Apply this to Bennington or Williams. Sure, they have money, fame, family, etc. Williams are a great comedian. However, I’m sure none of their fans stopped to think how they truly felt inside. I’m sure it was hard for their own families to think about how they felt inside. Fame and fortune isn’t the answer. It didn’t stop the depression for them, and it’s not going to stop any other mental health issue just because you have “a good life.”
I don’t know of one person who doesn’t suffer from some aspect of mental health. I know a daughter of a schizophrenic. I have several friends who suffer depression. I have several friends, and some professors, who suffer from anxiety. I know people who suffer with OCD. My brother suffers from ADHD. Think of one person that you know… can you think of someone who doesn’t suffer from something? A lot of people grin and bear it silently. There are signs here and there that something is amiss, but some people simply become experts at hiding their problems. There are many times where I am crying inside, but situations force me to simply smile and continue on like there’s nothing wrong. It’s sad when society makes it normal for people to suffer…where people don’t feel comfortable opening up.
I become absolutely frustrated when people around me don’t understand mental health and its importance. I heard a lot in recent months when my depression got serious that people couldn’t understand why I was upset because I was going to the Dominican Republic in January. The trip kept me from taking my own life numerous times I’ll willingly admit. However, it’s not going to tell my brain to suck it up and be happy just because I have this incredible experience coming up. Brains aren’t helpful in that way.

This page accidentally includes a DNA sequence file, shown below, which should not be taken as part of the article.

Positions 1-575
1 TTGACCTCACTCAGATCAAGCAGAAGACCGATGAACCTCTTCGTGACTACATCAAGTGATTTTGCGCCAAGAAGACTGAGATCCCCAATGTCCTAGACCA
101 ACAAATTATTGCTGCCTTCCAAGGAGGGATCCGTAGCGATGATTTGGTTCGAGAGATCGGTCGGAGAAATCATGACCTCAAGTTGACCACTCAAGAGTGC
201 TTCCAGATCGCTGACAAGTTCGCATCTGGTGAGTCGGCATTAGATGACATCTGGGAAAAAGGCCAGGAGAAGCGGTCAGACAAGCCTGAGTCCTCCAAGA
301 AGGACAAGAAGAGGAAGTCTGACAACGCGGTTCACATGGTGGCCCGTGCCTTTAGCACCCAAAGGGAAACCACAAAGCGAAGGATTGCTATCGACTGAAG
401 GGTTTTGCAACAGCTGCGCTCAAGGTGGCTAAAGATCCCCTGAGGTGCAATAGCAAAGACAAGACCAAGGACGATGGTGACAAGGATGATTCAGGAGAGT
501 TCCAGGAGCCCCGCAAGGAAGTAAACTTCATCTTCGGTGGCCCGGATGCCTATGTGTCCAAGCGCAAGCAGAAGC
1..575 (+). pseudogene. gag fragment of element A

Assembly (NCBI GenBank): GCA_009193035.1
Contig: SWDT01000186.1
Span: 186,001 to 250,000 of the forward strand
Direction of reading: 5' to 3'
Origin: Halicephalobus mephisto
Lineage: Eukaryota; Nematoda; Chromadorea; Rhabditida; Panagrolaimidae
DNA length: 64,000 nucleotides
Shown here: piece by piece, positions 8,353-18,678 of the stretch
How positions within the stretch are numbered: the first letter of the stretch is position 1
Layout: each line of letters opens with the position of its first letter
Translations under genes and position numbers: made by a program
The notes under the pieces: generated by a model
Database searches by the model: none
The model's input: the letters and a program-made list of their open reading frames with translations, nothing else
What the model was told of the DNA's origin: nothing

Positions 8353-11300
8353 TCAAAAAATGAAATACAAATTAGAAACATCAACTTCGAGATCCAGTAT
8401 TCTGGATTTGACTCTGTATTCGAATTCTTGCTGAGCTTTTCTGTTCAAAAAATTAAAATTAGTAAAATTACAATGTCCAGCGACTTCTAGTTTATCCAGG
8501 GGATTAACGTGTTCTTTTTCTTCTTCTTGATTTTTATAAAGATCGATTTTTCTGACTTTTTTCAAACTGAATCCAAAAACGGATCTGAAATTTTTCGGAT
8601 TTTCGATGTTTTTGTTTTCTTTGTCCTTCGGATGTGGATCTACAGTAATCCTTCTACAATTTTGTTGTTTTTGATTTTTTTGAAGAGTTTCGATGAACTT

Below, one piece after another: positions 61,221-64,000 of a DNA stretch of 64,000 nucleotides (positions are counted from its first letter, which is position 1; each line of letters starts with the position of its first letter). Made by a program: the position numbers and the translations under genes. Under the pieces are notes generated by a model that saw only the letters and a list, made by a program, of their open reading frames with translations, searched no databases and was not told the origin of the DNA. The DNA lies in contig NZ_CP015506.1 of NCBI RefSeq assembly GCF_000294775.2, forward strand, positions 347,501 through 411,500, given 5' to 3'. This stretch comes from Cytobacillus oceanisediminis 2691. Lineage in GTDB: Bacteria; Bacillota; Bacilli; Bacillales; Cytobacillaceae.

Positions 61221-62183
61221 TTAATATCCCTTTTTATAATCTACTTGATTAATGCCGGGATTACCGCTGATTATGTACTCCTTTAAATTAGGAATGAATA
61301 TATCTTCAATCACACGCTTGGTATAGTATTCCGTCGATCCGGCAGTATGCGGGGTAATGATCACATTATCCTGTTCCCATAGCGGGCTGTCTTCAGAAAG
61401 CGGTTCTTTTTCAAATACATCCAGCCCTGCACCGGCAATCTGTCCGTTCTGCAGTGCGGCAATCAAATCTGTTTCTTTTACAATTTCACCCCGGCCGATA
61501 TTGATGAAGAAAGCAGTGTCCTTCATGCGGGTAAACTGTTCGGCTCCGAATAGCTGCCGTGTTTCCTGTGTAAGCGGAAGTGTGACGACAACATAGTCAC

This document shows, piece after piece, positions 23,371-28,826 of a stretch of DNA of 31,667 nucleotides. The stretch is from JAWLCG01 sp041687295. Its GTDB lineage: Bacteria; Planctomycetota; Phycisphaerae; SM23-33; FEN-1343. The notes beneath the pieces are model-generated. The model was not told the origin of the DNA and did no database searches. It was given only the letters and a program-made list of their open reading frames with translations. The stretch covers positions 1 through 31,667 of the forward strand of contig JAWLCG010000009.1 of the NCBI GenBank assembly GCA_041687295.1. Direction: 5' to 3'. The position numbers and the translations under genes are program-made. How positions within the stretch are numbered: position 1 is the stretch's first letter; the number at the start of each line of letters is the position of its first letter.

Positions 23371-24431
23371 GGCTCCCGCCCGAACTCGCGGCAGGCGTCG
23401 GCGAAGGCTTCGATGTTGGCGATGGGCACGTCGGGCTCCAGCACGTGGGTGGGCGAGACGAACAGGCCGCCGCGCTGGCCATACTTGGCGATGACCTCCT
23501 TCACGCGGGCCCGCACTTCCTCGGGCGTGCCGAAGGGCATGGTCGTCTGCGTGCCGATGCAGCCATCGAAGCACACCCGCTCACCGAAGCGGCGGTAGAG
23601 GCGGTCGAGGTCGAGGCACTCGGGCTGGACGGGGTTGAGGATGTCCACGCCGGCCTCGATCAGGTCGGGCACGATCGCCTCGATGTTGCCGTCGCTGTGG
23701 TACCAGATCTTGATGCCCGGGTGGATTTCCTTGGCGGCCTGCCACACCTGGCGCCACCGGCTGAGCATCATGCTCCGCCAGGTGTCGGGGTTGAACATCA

Without trying to sound cruel, celebrities shouldn’t have to commit suicide before we, as a society, looks at the issues. My heart goes out for the families of those celebrities that have passed away, but it’s frustrating that the issue is only discussed for a month or two before things go back to “normal.” Depression should be looked at for longer than that. Prayers are great, if that’s your thing. However, discussing the issue and addressing it is what needs to be done. Fame and fortune are fickle things. It doesn’t stop the bad things, and having a good life isn’t going to stop them either.
Now that I’m done venting (for now), let me pass on some wisdom that I’ve gained from myself and my therapist….mental health is important. Self-care is detrimental to survival. A friend of mine recently posted on Facebook how it upsets her that people judge her for her self-care. As someone who is only recently figuring it out, self-care is what helps you cope with the mental health issues. You need a bag of tools to help you get through each day. Figure out what works for you. Don’t let others judge you. I’ve lost track of how many times I’m told I’m selfish when I need to take a day off to rest or spend “me time” doing something I need to do. Their opinions aren’t important. Find what kind of self-care helps you. Draw, write, read, walk, whatever. Utilize breathing techniques. Gather a group of people you trust for support and empathy.
Don’t be ashamed of mental health issues, no matter what they are. Don’t be afraid to speak up and share your experiences. In the last year, I’ve become an open book when it comes to mental health. You absolutely never know when you are helping others just by sharing your own story.